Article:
If it is difficult to work with a "mini" like Mascarita Sagrada:
"Not at all. It is the same thing. As a professional, you've gotta be able to get in there and adapt to all different shapes, sizes, and movesets. It comes with the territory. It is one of the things you understand and you train for. It is not like MMA with different weight classes. Wrestling is not like that. It is just another match... Another day at the office!"
The company's approach to inter-gender matches:
"I think it is a mixed reaction. Nowadays, in today's society, things have to be politically correct. But, if you're watching it for entertainment value , you just have to sit back and understand that here, on this television show, that is what this television show does. Lucha Underground carries and has its own philosophies and ways of doings things. It is not your typical, standard way of doing things which is not the way society has become. Everybody is treated equally. I think it is a good thing. The women we have can very well hold their own! (laughs) The ones that are watching it purely for the entertainment value of it probably don't have a problem with it. But, the ones who are judging it and comparing it to other federations are the ones who probably do have a problem with it."
Chair shots to the head and Lucha Underground continuing to use them:
"We're all professionals. This sport isn't ballet. I know Lucha Underground is a television show but at the end of the day, we get in the ring and do what we do as professionals. I was trained old school, stiff and snug style of working. There is a technique to it. If you can do it, I don't have a problem with it. We (Lucha Underground) are very different! (laughs)"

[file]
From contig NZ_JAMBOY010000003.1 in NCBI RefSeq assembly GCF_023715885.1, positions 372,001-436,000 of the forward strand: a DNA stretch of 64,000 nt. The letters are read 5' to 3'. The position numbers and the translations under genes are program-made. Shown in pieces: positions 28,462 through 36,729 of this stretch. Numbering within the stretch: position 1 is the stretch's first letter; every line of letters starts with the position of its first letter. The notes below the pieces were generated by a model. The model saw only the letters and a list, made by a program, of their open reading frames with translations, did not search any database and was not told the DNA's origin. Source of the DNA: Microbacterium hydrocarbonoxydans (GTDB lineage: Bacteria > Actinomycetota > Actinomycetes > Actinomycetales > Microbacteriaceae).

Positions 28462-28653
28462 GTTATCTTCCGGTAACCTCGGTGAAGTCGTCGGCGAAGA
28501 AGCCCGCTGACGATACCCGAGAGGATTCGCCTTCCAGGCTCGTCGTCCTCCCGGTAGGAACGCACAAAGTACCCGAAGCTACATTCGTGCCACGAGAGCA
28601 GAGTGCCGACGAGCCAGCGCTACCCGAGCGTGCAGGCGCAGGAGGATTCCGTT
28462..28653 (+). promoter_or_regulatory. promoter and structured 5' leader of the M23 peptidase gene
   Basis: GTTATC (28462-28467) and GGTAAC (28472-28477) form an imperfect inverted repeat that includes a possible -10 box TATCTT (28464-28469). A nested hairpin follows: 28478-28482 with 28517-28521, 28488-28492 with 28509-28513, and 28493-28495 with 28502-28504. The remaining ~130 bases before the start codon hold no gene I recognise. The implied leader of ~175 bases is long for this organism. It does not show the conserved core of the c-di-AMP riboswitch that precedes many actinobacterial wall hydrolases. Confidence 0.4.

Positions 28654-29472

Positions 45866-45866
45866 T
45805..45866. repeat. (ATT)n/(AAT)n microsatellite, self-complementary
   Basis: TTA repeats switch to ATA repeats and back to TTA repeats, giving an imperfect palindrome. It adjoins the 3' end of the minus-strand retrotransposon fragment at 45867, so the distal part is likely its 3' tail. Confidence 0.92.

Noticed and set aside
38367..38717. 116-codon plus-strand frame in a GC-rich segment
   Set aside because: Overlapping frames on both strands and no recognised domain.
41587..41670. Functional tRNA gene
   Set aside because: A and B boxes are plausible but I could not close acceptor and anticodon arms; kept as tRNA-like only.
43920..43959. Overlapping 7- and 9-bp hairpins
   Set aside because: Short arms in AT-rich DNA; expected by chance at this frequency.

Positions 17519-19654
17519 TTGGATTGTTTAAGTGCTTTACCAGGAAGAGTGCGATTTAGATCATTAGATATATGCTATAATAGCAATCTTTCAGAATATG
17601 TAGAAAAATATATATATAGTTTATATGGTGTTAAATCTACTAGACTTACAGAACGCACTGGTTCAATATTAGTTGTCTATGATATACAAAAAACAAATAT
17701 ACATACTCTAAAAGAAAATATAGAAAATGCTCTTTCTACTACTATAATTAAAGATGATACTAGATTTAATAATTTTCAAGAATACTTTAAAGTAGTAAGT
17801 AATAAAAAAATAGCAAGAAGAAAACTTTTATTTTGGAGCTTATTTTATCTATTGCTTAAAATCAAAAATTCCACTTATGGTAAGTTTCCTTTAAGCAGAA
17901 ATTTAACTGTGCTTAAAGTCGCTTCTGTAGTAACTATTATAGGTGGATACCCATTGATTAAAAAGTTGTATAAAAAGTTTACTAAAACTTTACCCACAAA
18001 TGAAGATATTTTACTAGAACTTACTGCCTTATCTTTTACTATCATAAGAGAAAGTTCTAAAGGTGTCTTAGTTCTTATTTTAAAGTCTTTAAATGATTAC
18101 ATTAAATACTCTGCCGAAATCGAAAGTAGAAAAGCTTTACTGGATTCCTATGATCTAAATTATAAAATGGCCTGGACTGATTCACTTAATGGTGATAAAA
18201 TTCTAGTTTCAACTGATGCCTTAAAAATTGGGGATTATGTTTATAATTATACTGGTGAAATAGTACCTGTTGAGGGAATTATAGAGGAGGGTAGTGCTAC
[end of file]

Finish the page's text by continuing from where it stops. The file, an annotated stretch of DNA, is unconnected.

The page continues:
The hiatus and how he feels about Lucha Underground's mid-season break:
"As a professional wrestler, you are used to going week in and week out. There really is no off season in professional wrestling. That's just what you do. It is the nature of the business. What I, as a talent, realize is this is a television show. It is a whole different ball game. These are the things that are going to happen. You have to roll with the punches. Lucky for me, as a talent, I'm able to do a lot of things outside of Lucha Underground and stay busy. As for Lucha Underground, we all love to work and film at the Temple. It is a tight knit group. We love filming! As the fans are waiting, we're waiting as well! We're eager to get back and film more of those matches in front of the Lucha clique!"
WWE's expansion with NXT, 205, and the overseas tournaments:
"I think it is a good thing. I'm loving to see the business bloom and the business blossom. It is fun and it is challenging to look at the business, where it is at, and where everyone else is at."